Rolls-Royce has received a $26.5 million contract modification from Naval Air Systems Command to produce more Rolls-Royce T406 (company designation AE 1107C-Liberty) for the Bell Boeing V-22 Osprey V/STOL military transport aircraft. Eight engines for the USN and four for the USAF are included in the latest contract, which followed a $72.87 million modification in February 2021. Work will be performed in Indianapolis, Indiana, and is expected to be completed in December 2022. The U.S. Navy and Air Force have ordered about 1,000 AE1107C engines to date. The contract will be complete in February 2025.
The V-22’s two Rolls-Royce AE 1107C engines are connected by drive shafts to a common central gearbox so that one engine can power both proprotors if an engine failure occurs. The twin-shaft axial design of the AE1107C consists of a 14-stage compressor followed by an effusion-cooled annular combustor, a two-stage gas generator turbine and a two-stage power turbine. Either engine can power both proprotors through the wing driveshaft. If a proprotor gearbox fails, that proprotor cannot be feathered, and both engines must be stopped before an emergency landing. The Rolls-Royce AE 1107C engine delivers 6,000 shp (4,470 kW).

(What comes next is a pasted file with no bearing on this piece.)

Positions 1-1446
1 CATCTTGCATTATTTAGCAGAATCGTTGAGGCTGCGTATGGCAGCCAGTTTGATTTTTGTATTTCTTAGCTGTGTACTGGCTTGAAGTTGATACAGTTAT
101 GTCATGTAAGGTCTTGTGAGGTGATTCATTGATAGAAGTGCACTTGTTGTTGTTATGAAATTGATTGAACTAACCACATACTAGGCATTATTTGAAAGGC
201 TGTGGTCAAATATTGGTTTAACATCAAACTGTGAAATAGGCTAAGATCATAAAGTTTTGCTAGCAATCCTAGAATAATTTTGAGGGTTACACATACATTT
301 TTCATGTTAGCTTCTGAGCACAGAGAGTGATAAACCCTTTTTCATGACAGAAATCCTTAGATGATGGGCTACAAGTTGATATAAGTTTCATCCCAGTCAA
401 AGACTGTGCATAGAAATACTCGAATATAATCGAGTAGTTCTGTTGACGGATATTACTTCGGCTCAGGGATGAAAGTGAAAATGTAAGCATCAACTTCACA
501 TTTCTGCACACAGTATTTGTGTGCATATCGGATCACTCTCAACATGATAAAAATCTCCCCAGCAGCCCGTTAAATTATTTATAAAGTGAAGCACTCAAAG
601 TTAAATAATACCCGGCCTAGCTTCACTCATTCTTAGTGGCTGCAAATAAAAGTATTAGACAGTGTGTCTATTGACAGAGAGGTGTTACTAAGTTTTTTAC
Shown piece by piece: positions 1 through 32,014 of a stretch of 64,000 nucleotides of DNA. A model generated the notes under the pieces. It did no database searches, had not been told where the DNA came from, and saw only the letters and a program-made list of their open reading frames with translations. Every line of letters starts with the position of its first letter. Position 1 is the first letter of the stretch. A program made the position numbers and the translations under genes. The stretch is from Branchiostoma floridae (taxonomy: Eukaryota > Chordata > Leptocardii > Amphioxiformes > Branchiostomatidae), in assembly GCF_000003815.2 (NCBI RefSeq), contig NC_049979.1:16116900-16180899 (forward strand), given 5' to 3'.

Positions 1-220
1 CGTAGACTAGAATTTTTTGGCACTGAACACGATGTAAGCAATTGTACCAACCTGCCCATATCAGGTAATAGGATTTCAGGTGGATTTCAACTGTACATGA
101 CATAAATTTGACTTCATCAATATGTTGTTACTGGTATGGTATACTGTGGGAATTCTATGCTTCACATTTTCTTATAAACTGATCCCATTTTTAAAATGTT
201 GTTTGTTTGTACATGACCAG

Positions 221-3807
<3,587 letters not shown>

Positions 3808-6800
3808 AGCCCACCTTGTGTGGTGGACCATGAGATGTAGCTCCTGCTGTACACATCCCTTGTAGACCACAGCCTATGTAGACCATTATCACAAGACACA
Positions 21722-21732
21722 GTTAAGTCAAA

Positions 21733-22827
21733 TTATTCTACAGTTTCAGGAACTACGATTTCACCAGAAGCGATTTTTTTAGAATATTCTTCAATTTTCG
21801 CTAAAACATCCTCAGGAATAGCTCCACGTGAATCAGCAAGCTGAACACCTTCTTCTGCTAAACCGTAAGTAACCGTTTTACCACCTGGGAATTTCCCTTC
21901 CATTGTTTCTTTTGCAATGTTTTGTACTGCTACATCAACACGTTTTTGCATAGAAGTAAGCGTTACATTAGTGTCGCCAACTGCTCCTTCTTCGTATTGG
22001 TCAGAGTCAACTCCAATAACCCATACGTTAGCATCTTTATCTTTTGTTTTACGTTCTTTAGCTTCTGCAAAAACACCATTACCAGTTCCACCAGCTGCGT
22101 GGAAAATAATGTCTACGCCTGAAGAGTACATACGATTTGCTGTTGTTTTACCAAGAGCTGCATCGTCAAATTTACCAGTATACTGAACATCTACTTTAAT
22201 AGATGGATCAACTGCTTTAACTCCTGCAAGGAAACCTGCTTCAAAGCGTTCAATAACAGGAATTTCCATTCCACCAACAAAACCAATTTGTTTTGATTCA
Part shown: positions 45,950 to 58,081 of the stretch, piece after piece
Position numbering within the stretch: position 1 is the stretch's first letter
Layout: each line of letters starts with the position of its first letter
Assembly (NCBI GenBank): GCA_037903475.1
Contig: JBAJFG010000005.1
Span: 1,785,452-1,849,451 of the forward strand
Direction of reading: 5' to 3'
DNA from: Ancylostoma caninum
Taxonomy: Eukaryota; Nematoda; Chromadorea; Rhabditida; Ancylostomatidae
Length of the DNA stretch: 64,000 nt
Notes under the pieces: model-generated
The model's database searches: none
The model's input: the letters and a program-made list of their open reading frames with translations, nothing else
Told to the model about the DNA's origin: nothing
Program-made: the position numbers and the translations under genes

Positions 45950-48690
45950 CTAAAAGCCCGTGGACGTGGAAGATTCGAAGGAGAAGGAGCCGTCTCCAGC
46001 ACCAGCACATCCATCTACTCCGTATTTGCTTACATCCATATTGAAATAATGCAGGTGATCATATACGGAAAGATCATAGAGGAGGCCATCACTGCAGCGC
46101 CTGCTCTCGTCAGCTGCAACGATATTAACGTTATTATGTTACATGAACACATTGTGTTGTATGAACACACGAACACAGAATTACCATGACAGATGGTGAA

A power plant that is part of the proven AE engine family with a high part commonality. The AE 1107C is mission-ready with improved ‘hot and high’ performance for enhanced capability. The AE 1107C two-shaft axial design consists of a 14-stage compressor followed by an effusion-cooled annular combustor, a two-stage gas generator turbine and two-stage power turbine. The engine features six stages of variable compressor vanes, dual FADECs, and a self-contained oil system that enables vertical operation. The engine features modular construction and maintenance is ‘on-condition’.
The Bell Boeing V-22 Osprey is an American multi-mission, tiltrotor military aircraft with both vertical takeoff and landing (VTOL) and short takeoff and landing (STOL) capabilities. It is designed to combine the functionality of a conventional helicopter with the long-range, high-speed cruise performance of a turboprop aircraft. The Bell Boeing team jointly produce the aircraft. The V-22 first flew in 1989 and began flight testing and design alterations; the complexity and difficulties of being the first tiltrotor for military service led to many years of development.